Joshua 9 contains a fascinating narrative about the a ploy hatched by the inhabitants of Gibeon to fool Joshua into a a peace treaty. After the ambassadors of Gibeon arrive looking as if they had traveled from a great distance, they convince the people of Israel (to include Joshua) that they were not in fact people of the promised land. Joshua was waring against those living in the promised land under the orders of God, but these people played themselves off as potential neighbors. The problem however, is that they started out with bad provisions and worn out sandals in an attempt to fool Joshua and it worked.
Verse 14 contains the lesson of this narrative. It reads, "So the men took some of their provisions, but did not ask counsel from the LORD" (Joshua 9:14, ESV). It looks as if the Israelites sampled some of this bad bread from themselves and were convinced. Some commentators content that they may have even shared a meal with the bad provisions as a part of this pact. Using the false provisions provides a parallel for the poor agreement but more significantly is the second part of this sentence, "but [they] did not ask counsel from the LORD." They did this under their own power without praying about this serious decision.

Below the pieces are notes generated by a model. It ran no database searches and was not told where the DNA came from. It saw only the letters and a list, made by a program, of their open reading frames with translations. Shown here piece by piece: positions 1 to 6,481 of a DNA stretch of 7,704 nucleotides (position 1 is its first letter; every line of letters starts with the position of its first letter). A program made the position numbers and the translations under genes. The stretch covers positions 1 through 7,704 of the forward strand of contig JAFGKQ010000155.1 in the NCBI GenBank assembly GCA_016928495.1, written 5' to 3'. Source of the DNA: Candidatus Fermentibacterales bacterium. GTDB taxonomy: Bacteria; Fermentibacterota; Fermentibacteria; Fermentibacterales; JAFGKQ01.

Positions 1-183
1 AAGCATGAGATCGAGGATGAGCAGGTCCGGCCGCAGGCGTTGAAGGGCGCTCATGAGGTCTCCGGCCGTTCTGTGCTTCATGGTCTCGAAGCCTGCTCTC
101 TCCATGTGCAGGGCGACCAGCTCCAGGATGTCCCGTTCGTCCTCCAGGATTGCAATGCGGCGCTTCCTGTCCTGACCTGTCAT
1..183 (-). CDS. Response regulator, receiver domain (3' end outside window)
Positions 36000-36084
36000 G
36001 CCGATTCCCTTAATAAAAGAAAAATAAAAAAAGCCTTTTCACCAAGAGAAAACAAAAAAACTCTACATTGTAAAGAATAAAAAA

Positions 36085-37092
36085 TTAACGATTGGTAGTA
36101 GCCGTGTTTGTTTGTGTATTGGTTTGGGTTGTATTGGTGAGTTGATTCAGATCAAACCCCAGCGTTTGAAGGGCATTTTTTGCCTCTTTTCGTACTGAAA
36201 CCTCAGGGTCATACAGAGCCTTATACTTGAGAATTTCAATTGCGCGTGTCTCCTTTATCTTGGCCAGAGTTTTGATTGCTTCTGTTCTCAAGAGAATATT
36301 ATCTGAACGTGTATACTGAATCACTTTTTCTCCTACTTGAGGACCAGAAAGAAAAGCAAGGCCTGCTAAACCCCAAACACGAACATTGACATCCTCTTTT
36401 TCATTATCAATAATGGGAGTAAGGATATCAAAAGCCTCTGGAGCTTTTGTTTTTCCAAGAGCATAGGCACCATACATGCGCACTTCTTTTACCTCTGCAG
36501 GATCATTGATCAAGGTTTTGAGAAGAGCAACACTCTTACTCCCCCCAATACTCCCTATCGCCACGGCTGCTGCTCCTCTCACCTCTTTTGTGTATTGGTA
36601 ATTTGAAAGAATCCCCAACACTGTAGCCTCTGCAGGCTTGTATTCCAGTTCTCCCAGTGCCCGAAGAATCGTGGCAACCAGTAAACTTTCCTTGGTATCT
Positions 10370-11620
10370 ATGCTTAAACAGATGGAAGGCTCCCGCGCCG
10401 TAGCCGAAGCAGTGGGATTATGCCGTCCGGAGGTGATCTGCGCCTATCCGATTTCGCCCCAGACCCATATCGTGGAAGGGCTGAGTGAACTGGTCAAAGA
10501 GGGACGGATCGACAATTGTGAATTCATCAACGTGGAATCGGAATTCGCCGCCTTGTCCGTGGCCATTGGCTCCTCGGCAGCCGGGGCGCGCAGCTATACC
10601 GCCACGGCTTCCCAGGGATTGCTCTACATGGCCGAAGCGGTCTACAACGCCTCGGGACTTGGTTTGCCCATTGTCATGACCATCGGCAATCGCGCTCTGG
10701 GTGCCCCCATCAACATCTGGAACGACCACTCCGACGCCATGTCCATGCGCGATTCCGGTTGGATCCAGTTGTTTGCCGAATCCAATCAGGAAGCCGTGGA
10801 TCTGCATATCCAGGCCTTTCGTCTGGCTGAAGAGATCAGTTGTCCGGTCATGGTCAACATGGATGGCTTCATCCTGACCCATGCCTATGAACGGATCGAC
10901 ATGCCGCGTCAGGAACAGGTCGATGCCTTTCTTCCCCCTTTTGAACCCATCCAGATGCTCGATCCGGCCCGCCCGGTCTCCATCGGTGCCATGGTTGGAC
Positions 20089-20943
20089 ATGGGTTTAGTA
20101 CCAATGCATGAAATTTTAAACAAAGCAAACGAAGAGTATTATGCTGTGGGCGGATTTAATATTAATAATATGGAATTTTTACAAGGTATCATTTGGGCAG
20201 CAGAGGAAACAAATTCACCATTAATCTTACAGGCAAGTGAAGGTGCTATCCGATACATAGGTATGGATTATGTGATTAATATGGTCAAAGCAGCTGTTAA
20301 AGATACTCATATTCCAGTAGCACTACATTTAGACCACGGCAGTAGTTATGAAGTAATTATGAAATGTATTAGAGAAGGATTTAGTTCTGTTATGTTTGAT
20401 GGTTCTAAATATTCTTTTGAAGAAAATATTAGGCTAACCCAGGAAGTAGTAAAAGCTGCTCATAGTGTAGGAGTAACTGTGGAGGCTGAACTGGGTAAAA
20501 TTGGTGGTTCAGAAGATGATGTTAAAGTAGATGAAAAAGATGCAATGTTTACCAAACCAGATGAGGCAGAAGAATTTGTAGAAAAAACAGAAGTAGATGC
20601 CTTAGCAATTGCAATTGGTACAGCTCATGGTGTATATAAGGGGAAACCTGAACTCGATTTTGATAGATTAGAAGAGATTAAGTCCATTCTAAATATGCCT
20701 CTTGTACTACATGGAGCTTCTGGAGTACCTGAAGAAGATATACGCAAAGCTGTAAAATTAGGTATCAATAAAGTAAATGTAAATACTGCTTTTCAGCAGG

It is a good picture for us today. We should be consulting with God, that we would work and act in accordance with his will rather than our own. James writes that we should ask for wisdom (James 1:5), something that was clearly lacking in the Joshua account.